PALM HARBOR, Fla. – Forget strength of field, purse size, location or even a World Golf Championship pedigree. If players picked which tournaments to play based entirely on the quality of a golf course, the fields during the PGA Tour’s Florida swing would look vastly different.
It may not be “Super Tuesday,” but the results from an unscientific poll of players on Tuesday at the Valspar Championship regarding the best track on the Florida swing may prove a surprise.
Asked to rank the PGA Tour's five Florida stops based on the courses themselves, this week’s stop just outside Tampa edged TPC Sawgrass, home of The Players in May, for the top spot.
In order, based on player polling (five points given for a first-place vote, four for second, three for third, etc.), Innisbrook was No. 1, followed by TPC Sawgrass, PGA National (Honda Classic), Bay Hill (Arnold Palmer Invitational) and, finally, Doral (WGC-Cadillac Championship).
In fairness to all five Florida stops, if a player is in this week’s field at Innisbrook, he clearly has an affinity for the course. That, and Tour types tend to make decisions about where to play based on all manner of reasons, which is the definition of partisan politics.
“The list of champions [at Innisbrook] has been pretty strong,” smiled Kevin Streelman, the 2013 Valspar Championship winner, before adding, “It’s one I played every single year. I enjoy staying here, and I like coming to Tampa.”
But Innisbrook’s popularity seems to go well beyond the normal reasons on which players base their schedules.
“It would be hard to find a course that is a better design than this on the PGA Tour,” Trevor Immelman said. “Great par 3s. The only real funky hole is the sixth. To me, that’s the only funky hole out here, and all the other ones are pretty damn strong.”
Ryan Palmer, who added this week’s stop to his schedule in an 11th-hour attempt to secure his spot in the WGC-Dell Match Play, made a more personal argument for Innisbrook’s lofty spot in the Sunshine State lineup.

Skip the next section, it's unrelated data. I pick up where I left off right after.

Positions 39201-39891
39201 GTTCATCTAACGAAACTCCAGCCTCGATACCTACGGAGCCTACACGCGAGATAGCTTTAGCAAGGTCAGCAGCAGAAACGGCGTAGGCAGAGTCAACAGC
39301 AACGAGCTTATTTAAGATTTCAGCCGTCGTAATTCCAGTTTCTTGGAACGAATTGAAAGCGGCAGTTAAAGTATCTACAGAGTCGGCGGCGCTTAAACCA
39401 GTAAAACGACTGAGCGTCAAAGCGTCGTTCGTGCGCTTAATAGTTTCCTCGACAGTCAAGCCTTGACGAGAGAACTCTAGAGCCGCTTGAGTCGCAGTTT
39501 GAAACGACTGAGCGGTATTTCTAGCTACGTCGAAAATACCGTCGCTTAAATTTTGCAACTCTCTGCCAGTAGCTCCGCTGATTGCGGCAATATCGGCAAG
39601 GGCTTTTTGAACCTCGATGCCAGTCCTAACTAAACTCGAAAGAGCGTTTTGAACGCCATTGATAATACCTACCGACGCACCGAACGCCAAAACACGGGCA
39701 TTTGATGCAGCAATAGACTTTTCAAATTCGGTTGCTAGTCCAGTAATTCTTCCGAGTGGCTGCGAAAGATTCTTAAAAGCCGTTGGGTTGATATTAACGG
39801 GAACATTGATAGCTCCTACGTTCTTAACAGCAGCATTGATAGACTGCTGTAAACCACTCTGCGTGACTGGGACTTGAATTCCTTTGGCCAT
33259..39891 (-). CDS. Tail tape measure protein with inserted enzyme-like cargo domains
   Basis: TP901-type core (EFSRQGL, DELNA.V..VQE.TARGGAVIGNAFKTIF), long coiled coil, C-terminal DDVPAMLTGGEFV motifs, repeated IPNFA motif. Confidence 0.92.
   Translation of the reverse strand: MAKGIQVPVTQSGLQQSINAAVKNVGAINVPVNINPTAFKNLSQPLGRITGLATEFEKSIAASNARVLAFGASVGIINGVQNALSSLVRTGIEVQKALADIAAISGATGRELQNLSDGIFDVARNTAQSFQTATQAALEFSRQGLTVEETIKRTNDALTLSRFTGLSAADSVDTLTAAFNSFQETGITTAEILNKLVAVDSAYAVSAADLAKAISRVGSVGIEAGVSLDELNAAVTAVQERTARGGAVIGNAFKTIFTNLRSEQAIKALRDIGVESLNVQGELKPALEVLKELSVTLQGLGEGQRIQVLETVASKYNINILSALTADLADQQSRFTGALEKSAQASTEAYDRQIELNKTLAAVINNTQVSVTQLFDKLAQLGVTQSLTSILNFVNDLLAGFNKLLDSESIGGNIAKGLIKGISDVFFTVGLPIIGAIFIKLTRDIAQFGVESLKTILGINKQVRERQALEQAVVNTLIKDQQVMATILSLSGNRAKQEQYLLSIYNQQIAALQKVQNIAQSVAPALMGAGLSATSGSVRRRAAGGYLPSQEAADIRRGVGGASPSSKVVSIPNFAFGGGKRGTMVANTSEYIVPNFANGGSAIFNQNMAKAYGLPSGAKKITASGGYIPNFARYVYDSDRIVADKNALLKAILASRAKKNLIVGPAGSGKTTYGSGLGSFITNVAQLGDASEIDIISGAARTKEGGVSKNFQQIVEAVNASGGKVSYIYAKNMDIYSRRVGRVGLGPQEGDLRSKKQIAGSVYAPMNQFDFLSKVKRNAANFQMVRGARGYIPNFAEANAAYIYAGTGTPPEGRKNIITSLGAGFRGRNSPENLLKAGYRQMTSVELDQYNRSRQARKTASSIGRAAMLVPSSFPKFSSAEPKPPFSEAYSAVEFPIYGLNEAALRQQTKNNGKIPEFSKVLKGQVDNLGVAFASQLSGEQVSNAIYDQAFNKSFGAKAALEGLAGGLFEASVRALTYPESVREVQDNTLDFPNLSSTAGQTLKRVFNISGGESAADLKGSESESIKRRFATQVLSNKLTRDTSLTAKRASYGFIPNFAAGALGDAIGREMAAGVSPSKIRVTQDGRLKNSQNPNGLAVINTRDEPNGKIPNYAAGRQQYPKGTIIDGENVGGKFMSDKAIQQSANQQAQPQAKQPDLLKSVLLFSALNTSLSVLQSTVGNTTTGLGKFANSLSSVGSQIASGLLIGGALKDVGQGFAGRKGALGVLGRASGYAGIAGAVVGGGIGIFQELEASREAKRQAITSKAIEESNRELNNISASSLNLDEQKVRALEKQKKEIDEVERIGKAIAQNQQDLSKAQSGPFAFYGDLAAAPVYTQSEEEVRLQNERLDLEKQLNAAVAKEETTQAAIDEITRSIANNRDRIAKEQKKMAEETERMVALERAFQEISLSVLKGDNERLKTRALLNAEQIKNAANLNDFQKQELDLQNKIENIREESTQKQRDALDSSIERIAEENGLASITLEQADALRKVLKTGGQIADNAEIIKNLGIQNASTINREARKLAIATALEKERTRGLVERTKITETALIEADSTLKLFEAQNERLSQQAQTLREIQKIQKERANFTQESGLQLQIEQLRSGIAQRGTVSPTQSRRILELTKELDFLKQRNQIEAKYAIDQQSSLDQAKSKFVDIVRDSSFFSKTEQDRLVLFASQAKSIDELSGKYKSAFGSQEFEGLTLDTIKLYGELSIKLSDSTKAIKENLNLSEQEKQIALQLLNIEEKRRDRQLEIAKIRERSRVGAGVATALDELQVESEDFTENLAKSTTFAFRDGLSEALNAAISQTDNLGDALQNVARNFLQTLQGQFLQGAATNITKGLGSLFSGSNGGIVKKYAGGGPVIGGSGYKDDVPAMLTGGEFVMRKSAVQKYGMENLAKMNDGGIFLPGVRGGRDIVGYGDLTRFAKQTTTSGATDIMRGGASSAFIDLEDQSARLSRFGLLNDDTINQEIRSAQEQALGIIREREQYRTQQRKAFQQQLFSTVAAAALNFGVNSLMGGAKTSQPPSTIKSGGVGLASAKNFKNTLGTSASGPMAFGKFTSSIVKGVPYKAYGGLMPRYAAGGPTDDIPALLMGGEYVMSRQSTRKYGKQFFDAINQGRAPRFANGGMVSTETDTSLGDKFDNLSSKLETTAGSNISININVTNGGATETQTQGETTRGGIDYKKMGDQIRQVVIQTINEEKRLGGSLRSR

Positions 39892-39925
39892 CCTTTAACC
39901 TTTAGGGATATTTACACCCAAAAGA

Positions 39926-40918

“This one is an iron-play golf course and you have to drive it well. It rewards ball-striking,” said Palmer, who annually ranks among the Tour’s top ball-strikers.
His perspective is one indicator of what factors into a player’s definition of a good golf course.
Conversely, what doesn’t seem to influence players at all is the degree of difficulty.
Of the five Florida courses, PGA National ranked as the toughest last year - it was the fourth toughest overall on Tour in 2015 - and yet received a healthy share of support in player polling.
“PGA National is the hardest just because every shot is disaster waiting to happen,” Immelman said.
“There’s water on both sides and out of bounds, bunkers. A lot of times what I found playing that course was you play away from the trouble and then you’re in the [5-to-6-inch] rough and you make bogey anyway. You might as well just aim it down the water line and give it a rip. And you throw in 15-20 mph winds it gets very tricky.”
That difficulty is seen by other players as an attribute.
“PGA National is definitely the best,” Palmer said. “It’s hard and fair. There’s nothing tricky about it. It’s right in front of you. If you hit your irons well all week you’re going to play well.”
That philosophy also explains TPC Sawgrass’ status as Florida’s second-best Tour layout.
Although the Stadium Course has been something of an acquired taste for some throughout its history, there is an appreciation for the layout’s demanding nuances.
“The No. 1 thing when rating golf courses is whether there have been a lot of different players winning,” Chris Stroud said. “That’s normally the best golf course. So Sawgrass is going to be up there because every type of player has won there.”
Even Streelman, who has missed the cut four times in seven starts at The Players, conceded the home of the Tour’s flagship event is among his favorite stops.
“Obviously, I love Innisbrook, but I love Sawgrass as well, so I’d give those 1-A and 1-B,” Streelman said.
As for Doral, it's slice of prime South Florida real estate does little to influence players’ view of the Blue Monster.
In fact, one player – who asked not to be identified for fear he would be fined for being critical of a Tour course – hadn’t played PGA National and declined to vote on its place in the Florida lineup, but smiled, “Doral is still fifth.”
That presents an entirely different question: If a World Golf Championship were played at Innisbrook instead of Doral, what would the field look like?
“WGC here? Best field in golf,” Stroud said.
It’s always that way in politics, you can’t have polling without a little lobbying on the side.